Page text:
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Posted April 1, 2017 | Published in General

Fenwick Elliott Dispatch: serving notices on time

The monthly Fenwick Elliott Dispatch has recently reached its milestone Issue 200, which means that it has been running for over 16 years. Given the ferocious pace of technological change, it will be interesting to see how blogs evolve over the next 16 months, let alone years.

"Given the ferocious pace of technological change, it will be interesting to see how blogs evolve over the next 16 months, let alone years."

In Dispatch we highlight some of the most important legal developments over the past month. In April, we look at good faith, adjudicating and arbitrating under NEC3 and whether or not there had been an unreasonable delay in mediating. We also look at whether or not a pay less notice had been served on time. To give you a flavour of April’s Dispatch, here is a taster of what we say about that final case, a dispute between Kersfield Developments and Bray and Slaughter:

This was an adjudication enforcement case. Amongst other issues, Kersfield said that Bray was not entitled to the £1.1 million awarded because Kersfield had issued a valid pay less notice. This issue raised an important point about the service of any payment notice.

Kersfield’s pay less notice was served by email and post. The email was sent, on time, at 9.50 p.m. on Friday 12 August 2016. A letter was sent on the same day. Clause 1.78.3A of the contract said that a notice may be sent electronically provided a copy was also sent on the same day to the addressee by pre-paid first class post. Any notice so served would take effect on the next Business Day, here 15 August 2016.The pay less notice was due by 14 August 2016.  Mrs Justice O’Farrell noted that the contract allowed the parties the convenience of service by email whilst at the same time providing certainty as to the date on which such notice takes effect. That was “reasonable and sensible”. The pay less notice was therefore late.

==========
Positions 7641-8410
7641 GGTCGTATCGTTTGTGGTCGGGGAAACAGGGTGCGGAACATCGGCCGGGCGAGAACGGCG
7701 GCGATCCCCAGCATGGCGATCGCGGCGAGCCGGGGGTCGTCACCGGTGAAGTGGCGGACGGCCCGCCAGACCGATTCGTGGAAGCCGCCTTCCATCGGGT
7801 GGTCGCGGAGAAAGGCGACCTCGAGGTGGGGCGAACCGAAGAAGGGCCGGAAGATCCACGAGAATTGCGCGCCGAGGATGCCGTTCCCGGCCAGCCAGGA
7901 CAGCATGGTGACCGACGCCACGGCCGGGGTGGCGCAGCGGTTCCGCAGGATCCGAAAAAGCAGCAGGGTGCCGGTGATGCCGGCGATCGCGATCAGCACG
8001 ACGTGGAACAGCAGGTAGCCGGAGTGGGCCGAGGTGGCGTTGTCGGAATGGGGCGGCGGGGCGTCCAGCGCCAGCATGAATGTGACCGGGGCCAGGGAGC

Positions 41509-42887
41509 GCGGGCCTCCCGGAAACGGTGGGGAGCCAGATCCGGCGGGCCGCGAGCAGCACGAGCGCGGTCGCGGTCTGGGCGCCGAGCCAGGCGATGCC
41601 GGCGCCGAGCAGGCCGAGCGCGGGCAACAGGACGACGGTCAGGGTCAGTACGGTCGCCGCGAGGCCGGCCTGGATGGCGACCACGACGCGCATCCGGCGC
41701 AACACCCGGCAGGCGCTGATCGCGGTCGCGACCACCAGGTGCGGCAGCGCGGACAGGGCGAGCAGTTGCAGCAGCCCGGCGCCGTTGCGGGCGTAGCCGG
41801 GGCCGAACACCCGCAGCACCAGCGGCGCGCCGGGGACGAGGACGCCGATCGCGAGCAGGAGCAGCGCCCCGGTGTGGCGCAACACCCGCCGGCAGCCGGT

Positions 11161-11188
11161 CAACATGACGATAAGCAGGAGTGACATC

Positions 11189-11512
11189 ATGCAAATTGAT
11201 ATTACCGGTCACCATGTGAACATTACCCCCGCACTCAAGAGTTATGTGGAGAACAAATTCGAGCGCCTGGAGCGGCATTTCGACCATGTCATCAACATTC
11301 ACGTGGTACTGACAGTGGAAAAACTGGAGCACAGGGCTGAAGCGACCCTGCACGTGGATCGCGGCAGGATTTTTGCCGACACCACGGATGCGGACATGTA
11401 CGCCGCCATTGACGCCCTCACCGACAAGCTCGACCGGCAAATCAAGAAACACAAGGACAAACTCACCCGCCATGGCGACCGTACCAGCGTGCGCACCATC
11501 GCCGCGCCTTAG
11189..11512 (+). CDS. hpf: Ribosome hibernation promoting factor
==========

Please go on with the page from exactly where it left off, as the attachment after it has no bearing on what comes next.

To see April’s Dispatch in full, please click here

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Comments

Hi Jeremy, this is quite a usefull article. I have a question on managing EWN's. If my contractor gives me an EWN on a delay that is concurrent. For example, if I were to supply a door for a room but the contractor has not yet completed procurement on the Bricks yet. Would the EWN stand for the door? is there a way to call his bluff?
Thank you Vijay. With any notice, there is always a danger in trying to call someone's bluff. It is usually better to keep things simple, measured and act in line with the relevant contract. The EWN is just that, an early warning notice. The contractor is just suggesting that door may cause a delay. It may be too early to determine whether that is correct or not, or whether the delay is concurrent or critical. Regards Jeremy

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